Have you ever dolled yourself up so beautifully only to meet the disapproving look in your parents’ eyes? You can’t help but wonder, “what’s wrong with my dress? It can’t be the neckline. It must be for flaunting my fair thighs and accentuating my curves with how ‘fitting’ the dress is. But I look dashing! Such dresses aren’t worn very long: just cute and perfect.”
“Dress how you want to be addressed” is a famous saying that highlights the importance of dressing appropriately. Dressing up is an art that reflects our personality, values, and beliefs. In today’s world, where fashion is constantly evolving, it is important to understand what it means to be classy yet decent in your dressing. A classy but decent dress is stylish, fashionable, trendy, and elegant but does not compromise modesty and decency. This means avoiding revealing or provocative clothing and opting for a more conservative yet elegant attire. Think of it as the fashion equivalent of a perfectly timed punchline – it may not be the loudest or most attention-grabbing, but it’s certain to leave a lasting impression.
Appropriate attire is essential for all occasions, and it is important to understand what constitutes classy but decent dressing to make a positive impression on all manner of people in different spheres of life. Dressing appropriately for social gatherings such as weddings, parties, and religious events is important to show respect and honor the occasion. It is also a way to express our values and beliefs. Therefore, understanding the concept of classy but decent dressing can help us align our wardrobe choices with our values and beliefs.
Before we get into the nitty-gritty of dressing in a classy but decent manner, let’s walk ourselves through a brief history of clothing, shall we? We will discover how much transformation dressing has undergone. And while that transformation may be good, we will see how it has changed the apparent purpose of clothing. Let’s start from the very beginning; the era where Eve is seen breaching the law and initiating her husband into the act. After the initiation, they realised that they were naked, but God made leather clothing for them and dressed them in it (Genesis 3:21 MSG). Thus, the initial and apparent purpose of clothing was for covering. In subsequent times, clothing was made not only for covering but for protection, modesty (Genesis 24:65), status, and identification (Priests, for example).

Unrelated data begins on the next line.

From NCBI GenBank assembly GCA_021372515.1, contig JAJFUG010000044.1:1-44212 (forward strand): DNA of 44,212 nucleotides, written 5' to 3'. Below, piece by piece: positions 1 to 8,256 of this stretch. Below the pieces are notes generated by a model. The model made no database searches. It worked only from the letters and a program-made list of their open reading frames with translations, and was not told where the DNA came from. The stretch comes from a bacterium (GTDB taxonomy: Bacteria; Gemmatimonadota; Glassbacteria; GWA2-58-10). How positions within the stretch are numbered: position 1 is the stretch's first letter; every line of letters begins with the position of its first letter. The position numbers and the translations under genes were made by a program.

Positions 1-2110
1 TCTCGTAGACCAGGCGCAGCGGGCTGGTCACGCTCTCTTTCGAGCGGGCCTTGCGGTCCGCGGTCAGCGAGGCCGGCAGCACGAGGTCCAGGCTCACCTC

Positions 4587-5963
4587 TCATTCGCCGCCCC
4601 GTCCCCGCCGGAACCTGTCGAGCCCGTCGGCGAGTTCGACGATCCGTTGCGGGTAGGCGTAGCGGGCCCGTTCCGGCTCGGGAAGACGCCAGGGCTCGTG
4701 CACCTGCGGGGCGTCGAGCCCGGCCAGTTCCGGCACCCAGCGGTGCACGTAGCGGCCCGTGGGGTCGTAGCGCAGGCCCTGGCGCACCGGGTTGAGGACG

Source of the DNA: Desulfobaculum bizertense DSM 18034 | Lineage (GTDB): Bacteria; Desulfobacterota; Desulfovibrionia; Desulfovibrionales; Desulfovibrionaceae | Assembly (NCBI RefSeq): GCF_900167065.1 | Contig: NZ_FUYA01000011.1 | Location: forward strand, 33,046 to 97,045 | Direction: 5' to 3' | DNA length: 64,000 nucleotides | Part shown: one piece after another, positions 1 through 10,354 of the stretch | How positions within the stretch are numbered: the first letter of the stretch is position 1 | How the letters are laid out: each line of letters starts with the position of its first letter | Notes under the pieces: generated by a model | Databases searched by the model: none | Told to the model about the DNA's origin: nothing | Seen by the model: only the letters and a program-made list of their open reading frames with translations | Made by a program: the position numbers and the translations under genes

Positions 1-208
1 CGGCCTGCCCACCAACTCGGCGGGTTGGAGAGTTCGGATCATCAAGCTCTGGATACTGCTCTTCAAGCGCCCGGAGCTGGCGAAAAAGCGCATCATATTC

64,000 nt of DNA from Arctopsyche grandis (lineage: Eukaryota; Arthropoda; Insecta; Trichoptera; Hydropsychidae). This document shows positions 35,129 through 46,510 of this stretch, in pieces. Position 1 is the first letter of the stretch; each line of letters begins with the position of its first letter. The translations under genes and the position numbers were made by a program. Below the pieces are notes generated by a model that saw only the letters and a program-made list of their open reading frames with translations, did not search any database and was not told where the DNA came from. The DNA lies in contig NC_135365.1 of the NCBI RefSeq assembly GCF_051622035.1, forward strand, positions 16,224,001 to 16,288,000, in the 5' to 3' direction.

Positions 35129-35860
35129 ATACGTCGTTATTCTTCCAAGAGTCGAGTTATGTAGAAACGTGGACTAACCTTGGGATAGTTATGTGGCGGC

The primitive clothes in the bible were made from wool, linen, animal skins, etc. This provided warmth as well as protection against sun rays, cold, rough surfaces, sharp stones, bites, and rash-causing plants. Gradually, clothing took a different turn. They were not only worn for protection or warmth but also to signify an occurrence, festival, social status, and the culture of a populace. The Israelites before and in their journey to the land of Canaan took to the fashion sense of the people around them. Their fashion sense began to change gradually and with time, it evolved. In biblical history, John the Baptist had that fashion sense. He wore an undergarment very close to the skin (ezor) and fastened with a girdle (hagorah). Little Samuel also had a robe girded with a linen ephod (1 Samuel 2:18). The Bible describes the garment of Jesus as a tunic without seam woven from top to bottom, a vivid picture of how much a great transformation clothing has made; from animal skin to tunic!